Intel says Tulsa will reduce single, dual-CPU servers in enterprise

Another week, another new CPU.

That’s how it seemed this week when Intel announced its latest top-of-the-line Xeon dual core processor, the 7100 series.

The chipmaker says the family of processors, for four- to eight-way servers, offers up to twice the performance and nearly three times the performance per watt of the Xeon MP series it replaces.

With each CPU including multithreading for allowing several tasks to be processed at once, a four-way server would have 16 threads, according to Doug Cooper, manager of Intel Canada. “We’re talking pretty hefty computing power in a very capable system,” he said.

Servers powered by these processors will likely be used to reduce the number of single- or dual-CPU servers in an organization, he said, a market that will appeal to system integrators and system builders.

The eight processors revealed this week range in price from US$856 to US$1,980. “It’s definitely not a small business play,” said Cooper, “but for medium-sized businesses it will definitely be attractive.”

It was only two weeks ago that AMD made a splash by revealing its next generation dual core Opteron processors, not too long after Intel pulled the wraps off its 5100 series of Xeon dual core CPUs for two-way servers.

Tuesday’s announcement was called the continuation of “an historic ‘summer of servers’ for Intel” by Tom Kilroy, vice-president and general manager of Intel’s digital enterprise group.

That claim was immediately contested by John Fruehe, worldwide marketing manager for AMD‘s servers. “I wouldn’t call this release historic at all,” he said in an interview.

He noted that the 7100 series, code-named Tulsa by Intel, is built on the company’s older NetBurst architecture, while the 5100 series has a different platform. Fruehe said Intel had introduced four processor platforms this year. By comparison, he said, AMD’s newest Opteron line – which has single and mulitprocessor series – share the same architecture, as will the quad core CPUs it will bring out next year.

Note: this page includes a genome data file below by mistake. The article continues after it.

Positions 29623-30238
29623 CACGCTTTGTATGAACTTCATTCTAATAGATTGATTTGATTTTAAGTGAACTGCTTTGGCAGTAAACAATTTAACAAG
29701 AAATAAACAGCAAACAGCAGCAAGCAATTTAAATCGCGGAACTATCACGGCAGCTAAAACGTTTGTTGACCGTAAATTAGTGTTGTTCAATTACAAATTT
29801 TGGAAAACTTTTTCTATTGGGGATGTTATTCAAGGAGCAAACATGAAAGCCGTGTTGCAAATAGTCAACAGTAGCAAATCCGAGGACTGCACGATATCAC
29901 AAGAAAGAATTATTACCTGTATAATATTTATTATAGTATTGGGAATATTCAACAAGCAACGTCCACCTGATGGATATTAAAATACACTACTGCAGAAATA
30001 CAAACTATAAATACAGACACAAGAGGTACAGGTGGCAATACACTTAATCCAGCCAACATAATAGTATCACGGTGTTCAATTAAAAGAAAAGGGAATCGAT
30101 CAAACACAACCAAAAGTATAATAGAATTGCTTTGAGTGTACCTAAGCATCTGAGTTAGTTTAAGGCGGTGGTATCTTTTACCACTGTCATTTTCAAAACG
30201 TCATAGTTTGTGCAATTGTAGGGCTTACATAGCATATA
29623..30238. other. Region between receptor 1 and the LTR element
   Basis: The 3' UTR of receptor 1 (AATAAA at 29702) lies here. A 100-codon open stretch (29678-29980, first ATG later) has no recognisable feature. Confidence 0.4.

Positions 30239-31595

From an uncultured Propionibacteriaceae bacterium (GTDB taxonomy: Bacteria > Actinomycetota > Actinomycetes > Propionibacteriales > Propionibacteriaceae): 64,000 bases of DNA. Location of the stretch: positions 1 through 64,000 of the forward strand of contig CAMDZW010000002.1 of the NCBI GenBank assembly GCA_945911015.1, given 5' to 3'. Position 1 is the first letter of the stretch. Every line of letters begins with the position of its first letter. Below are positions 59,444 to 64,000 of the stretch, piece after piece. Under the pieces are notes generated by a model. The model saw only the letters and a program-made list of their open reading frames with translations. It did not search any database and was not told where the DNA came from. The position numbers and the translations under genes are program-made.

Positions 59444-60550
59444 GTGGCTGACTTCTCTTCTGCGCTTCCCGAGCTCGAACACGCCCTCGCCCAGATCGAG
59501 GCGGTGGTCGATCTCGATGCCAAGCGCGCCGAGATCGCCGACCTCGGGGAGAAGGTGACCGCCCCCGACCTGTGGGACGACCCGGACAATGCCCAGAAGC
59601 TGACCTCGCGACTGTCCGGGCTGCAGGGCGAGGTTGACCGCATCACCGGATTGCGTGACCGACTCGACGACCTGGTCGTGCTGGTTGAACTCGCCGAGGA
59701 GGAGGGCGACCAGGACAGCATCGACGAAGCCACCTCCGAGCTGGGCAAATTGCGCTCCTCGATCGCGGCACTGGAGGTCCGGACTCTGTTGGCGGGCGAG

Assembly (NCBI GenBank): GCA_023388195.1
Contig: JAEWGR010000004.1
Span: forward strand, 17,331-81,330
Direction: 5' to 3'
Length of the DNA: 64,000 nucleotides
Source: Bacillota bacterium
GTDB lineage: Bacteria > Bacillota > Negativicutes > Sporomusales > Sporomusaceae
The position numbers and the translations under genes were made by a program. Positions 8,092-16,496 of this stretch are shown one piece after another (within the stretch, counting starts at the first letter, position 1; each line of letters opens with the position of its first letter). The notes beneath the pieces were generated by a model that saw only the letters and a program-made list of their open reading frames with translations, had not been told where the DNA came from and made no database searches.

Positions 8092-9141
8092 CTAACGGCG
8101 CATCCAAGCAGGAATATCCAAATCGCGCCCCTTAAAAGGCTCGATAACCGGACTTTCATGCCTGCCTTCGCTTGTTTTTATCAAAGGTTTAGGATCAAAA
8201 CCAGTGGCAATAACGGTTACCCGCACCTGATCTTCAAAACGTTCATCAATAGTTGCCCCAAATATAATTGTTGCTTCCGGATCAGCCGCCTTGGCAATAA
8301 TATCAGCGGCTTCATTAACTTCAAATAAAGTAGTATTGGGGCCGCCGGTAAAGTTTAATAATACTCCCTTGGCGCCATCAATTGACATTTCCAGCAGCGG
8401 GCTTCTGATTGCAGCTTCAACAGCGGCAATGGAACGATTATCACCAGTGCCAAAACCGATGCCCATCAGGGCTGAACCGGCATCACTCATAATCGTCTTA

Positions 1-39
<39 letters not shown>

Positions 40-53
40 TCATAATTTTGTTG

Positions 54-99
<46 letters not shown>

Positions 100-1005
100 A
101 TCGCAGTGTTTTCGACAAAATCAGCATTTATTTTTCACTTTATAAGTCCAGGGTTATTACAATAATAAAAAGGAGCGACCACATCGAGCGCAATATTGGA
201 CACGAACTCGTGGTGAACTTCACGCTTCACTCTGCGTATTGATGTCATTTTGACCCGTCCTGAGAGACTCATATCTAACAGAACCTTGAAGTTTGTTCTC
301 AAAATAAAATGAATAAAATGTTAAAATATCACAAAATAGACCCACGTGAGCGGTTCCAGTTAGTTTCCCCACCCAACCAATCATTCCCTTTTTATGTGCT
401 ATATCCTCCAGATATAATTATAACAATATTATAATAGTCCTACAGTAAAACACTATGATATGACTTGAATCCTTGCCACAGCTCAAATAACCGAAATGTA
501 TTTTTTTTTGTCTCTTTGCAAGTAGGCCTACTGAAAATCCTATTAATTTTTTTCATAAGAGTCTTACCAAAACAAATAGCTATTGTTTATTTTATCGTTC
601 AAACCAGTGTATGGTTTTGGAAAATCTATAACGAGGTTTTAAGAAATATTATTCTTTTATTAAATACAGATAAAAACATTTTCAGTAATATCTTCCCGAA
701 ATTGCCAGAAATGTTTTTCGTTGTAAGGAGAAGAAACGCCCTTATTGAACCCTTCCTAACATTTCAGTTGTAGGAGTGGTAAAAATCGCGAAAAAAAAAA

“When we introduced our new platform we did it all at once, to minimize the impact on customers,” Fruehe said. “Intel seems to be dragging this out through the entire summer.”

In addition, he estimated the 7100-series chips consume more power than AMD’s equivalent, the new 8000-series, 150 watts to 120. The 8000-series CPUs “use significantly less power and have better performance,” said Fruehe. Like the latest Opterons, the 7100-series come in several flavours including ones that run in low-power. Intel says the low power option chips only consume 95 watts.

Cooper replied that performance per watt, not merely power consumption, is the real benchmark for this category of processors. As for using the Netburst architecture, he said Intel wanted to take advantage of the 65-nanometer manufacturing process it has – and, although he didn’t say it, which AMD doesn’t have yet.

Each of Intel’s 7100-series CPUs share up to 16 MB of cache, compared to 1MB of cache in the AMD 8000-series. However, AMD Opteron processors have a built-in memory controller, whereas Intel memory controllers are built into separate motherboard chipsets.

IBM, Fujitsu, Hewlett-Packard and Dell were among the original equipment manufacturers that announced servers with 7100-series CPUs this week.

As often happens when a new server processor is introduced, Intel said a number of benchmark tests have been broken by servers built around the new CPUs. It said a Fujitsu-Siemens Primergy RX6300 S3 server using a Xeon 3.4 Ghz 7140M processor and running Windows Server 2003 Enterprise Edition with 64-bit extensions set a record running the SPECjbb2005 business operations test, while a Dell PowerEdge server broke a database performance test.

Comment: <a href=mailto:info@itbusiness.ca

Share on LinkedIn Share with Google+
More Articles